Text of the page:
The Supreme Court noted that § 2 of the FAA is to apply where there is "a contract evidencing a transaction involving commerce," 9 U.S.C. § 2; that the statute was intended to provide for the enforcement of an arbitration agreement, to the full extent of Congress's power under the Commerce Clause, citing Perry v. Thomas, 482 U.S. 483, 107 S. Ct. 2520, 96 L. Ed. 2d 426 (1987); and that the FAA puts arbitration provisions "on the same footing" as other terms of a contract, citing Scherk v. Alberto-Culver Co., 417 U.S. 506, 511, 94 S. Ct. 2449, 2453, 41 L. Ed. 2d 270 (1974). The Supreme Court held that it would be inconsistent with the language and purpose of the FAA to enforce an arbitration clause only if it was first shown that the parties, when they entered the contract and accepted the clause, contemplated substantial interstate commerce. Allied-Bruce Terminix Companies, ___ U.S. at ___, 115 S. Ct. at 840.

Dan Tucker Auto Sales argues that there was insufficient evidence that the parties ever contemplated "substantial interstate activity" arising out of the sale of the used car and that, in view of Warren, it could not have reasonably expected, when this action was filed, that a motion to compel arbitration would be granted. Dan Tucker Auto Sales points out that it waited less than four months to move for arbitration once the Supreme Court rejected the "contemplation of the parties" test, and it argues that its involvement in the litigation process during that four-month period was minimal. It argues that, because discovery is generally limited in arbitration proceedings, the fact that the parties proceeded with discovery in this case is a benefit to Phelps that outweighs any prejudice he may have incurred as a result of any delay in seeking arbitration.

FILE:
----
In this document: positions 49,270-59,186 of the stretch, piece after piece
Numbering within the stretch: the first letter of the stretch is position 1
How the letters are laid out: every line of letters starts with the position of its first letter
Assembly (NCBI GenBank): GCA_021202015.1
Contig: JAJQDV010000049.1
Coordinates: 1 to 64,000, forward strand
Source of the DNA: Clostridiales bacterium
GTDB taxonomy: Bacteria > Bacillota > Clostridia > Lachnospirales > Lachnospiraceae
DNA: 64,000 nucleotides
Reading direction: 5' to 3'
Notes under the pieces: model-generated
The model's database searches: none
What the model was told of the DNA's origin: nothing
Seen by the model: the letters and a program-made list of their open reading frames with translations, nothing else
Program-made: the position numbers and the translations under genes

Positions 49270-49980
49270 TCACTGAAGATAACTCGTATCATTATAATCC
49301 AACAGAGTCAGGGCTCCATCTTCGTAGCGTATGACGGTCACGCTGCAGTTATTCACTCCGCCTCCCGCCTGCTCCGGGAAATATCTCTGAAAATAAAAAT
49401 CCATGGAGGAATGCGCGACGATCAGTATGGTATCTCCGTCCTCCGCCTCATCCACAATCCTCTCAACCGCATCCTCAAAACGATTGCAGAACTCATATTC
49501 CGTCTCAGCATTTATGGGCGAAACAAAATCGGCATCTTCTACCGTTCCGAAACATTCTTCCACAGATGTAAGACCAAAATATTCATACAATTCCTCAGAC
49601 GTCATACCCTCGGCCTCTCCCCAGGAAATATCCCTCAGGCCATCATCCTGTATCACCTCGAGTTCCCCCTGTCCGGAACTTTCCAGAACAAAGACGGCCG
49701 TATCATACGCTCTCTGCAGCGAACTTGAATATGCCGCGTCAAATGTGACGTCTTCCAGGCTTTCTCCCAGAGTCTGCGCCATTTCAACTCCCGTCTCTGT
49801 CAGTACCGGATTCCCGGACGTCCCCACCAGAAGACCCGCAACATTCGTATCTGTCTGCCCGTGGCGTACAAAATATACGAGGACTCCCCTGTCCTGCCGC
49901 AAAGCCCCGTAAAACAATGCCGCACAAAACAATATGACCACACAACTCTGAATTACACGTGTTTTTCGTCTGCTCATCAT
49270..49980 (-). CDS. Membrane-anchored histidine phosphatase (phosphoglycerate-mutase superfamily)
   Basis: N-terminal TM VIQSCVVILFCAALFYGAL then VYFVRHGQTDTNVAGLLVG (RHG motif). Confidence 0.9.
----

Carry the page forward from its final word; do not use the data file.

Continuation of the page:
We agree that, until January 1995, Dan Tucker Auto Sales could have reasonably believed that an attempt to compel arbitration would have been fruitless under our then existing law. Moreover, Dan Tucker Auto Sales did move to compel arbitration fairly soon after the Supreme Court's decision in Alliedr-Bruce made it more practical to do so. Given these facts and given the strong federal policy favoring arbitration, we conclude that the trial court was acting well within its discretion in granting the motion to compel arbitration. The petition for the writ of mandamus is therefore denied.

WRIT DENIED.

*794 HOOPER, C.J., and HOUSTON and INGRAM, JJ., concur.

ALMON, J., concurs in the result.

NOTES

[1] Defendant Sidney Clements did not join in this motion.